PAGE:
Water is often assumed to always be available, but what happens when it isn’t? Our Senior Sales & Marketing Manager Sven Parris talks about water as a business continuity theme and why all companies and organisations should consider implementing alternative water supply in their business continuity plans:
I read an article in the agricultural trade press this week in which a farmer was expressing frustration at the ‘useless’ response provided to him by ‘the water company’ during the recent period of water supply issues.
It reminded me again of the fact the water industry collectively still needs to work harder to manage the expectations of non-household customers, and openly address the grey area that exists around responsibility for alternative/emergency supplies.
And I have questions. Who is ‘the water company’? Was the customer speaking with the wholesaler or retailer? Or neither? What was their expectation of a response? Did they expect an emergency supply to arrive free of charge? And on what timescale…
Why hadn’t they thought about this before?
This is a common situation and I’ve often heard retailers tell their customers it’s the wholesaler’s responsibility to help them, and vice-versa.
When a customer experiences a problem they turn into a distressed customer (retailers, at this point the customer is at risk of taking their business elsewhere!). They don’t know where to turn, they weren’t expecting a cost, they don’t fully understand the options.
Ultimately the customer is left high and dry (excuse the pun!) resulting in a poor customer experience.
Whose problem is it?
I think the industry needs to accept that it isn’t ‘someone else’s problem’. We need to work better together to raise awareness and offer clear advice.
My personal opinion is that it is ultimately the customers who must be sure that whatever plans they have in place are fit for purpose; our responsibility is to help and inform them.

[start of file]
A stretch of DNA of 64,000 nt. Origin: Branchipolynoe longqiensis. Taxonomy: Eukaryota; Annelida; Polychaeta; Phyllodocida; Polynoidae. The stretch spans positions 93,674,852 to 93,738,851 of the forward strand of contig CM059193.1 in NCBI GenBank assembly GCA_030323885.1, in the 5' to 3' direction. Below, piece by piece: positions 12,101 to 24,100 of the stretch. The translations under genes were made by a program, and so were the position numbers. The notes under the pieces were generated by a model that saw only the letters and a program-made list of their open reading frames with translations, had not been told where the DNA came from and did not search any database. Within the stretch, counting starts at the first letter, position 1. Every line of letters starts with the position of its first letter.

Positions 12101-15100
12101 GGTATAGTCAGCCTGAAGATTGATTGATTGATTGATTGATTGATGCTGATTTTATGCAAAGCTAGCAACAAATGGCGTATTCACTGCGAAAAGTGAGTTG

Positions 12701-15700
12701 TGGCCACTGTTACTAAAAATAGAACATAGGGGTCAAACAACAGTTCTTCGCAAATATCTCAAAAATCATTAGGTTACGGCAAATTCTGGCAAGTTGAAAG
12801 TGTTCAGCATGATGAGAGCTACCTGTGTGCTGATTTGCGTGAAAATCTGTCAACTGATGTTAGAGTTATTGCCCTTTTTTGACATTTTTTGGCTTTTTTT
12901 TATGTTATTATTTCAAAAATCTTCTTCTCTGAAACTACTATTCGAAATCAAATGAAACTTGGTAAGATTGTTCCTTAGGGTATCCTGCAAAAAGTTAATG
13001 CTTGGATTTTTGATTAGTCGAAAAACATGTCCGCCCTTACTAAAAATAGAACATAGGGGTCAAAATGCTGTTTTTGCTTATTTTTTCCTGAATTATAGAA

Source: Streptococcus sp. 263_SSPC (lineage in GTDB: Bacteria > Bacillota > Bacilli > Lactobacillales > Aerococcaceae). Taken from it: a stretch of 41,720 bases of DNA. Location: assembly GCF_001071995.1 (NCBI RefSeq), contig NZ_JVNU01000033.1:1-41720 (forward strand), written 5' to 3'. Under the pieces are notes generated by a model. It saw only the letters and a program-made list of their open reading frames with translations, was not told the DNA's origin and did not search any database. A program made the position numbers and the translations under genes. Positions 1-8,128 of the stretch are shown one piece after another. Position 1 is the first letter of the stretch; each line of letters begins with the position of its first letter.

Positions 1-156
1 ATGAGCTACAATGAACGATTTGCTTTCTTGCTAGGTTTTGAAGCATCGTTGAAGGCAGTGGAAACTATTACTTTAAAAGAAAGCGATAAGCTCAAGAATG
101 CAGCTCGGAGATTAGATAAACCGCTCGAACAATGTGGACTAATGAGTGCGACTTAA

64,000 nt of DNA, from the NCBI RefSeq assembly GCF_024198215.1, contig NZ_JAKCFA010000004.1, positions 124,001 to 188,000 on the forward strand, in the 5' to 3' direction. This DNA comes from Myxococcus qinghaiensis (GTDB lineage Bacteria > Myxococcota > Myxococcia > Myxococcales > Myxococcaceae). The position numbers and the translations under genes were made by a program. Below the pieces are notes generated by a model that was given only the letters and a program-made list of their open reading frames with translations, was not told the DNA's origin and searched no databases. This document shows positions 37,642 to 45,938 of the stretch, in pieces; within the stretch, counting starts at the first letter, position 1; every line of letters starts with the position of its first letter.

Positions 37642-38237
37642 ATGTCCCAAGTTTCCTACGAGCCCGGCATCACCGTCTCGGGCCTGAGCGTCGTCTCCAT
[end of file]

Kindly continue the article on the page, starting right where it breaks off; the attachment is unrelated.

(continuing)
I’ve read wholesaler policy statements, including one that says in black and white that; non-household customers whose business processes are particularly sensitive to changes in the water supply are expected to maintain their own business continuity plans for managing unplanned changes in water services.
This seems quite clear to me, and yet I’ve sat in NHS trust boardrooms opposite emergency planners, who are open-mouthed at the potential risk that their 600-bed hospital could be without water.
“But we’re a priority customer!” they say. My personal understanding is this: Non-household customers, agreed as ‘sensitive’ between the retailer and wholesaler must be ‘treated as a priority’.
That sounds reassuring, but what does it actually mean?
Unless there has been thorough consideration given to the specific needs of the site and scale and type of response required, a plan set out and a firm commitment to scale and speed of response; then there will be absolutely no guarantee that the level of priority service provided will meet the expectations of the customer.
Bearing in mind that the same organisations routinely invest in emergency power generators, IT back up and support; Why is it such an alien concept to do the same for water?
What about customers not agreed as ‘sensitive’?
Office buildings, food processing plants, farms and hotels are among the many other non-household customers that are at risk of commercial impact.
The wholesaler’s regulatory obligation remains to household customers, and there are (SEMD) parameters set out that inform the scale and speed of response. Not so for non-household customers. You can probably imagine a scenario where a wholesalers’ regulatory obligations were such that their priority response to a non-household customer did not meet their expectations…
Why wait for that day? Please don’t turn a blind eye to the potential issues of a water supply interruption. My advice to customers is this:
- Arrange for a thorough contingency plan to be put in place. One that not only sets out the risks and consequences of a supply interruption, but also clearly defines the response you expect and how it will be delivered.
- Ask your retailer what contingency services they offer.
- Ask your wholesaler for clarity on what they can do to help.
- Don’t accept the idea that it’s someone else’s problem.
- At the very least keep contact details for a reputable emergency water supplier in your business continuity ‘battle box’ just in case.
Let’s create open and transparent discussion around the subject of water as a critical business continuity theme. It should be up there on exactly the same level as IT and power.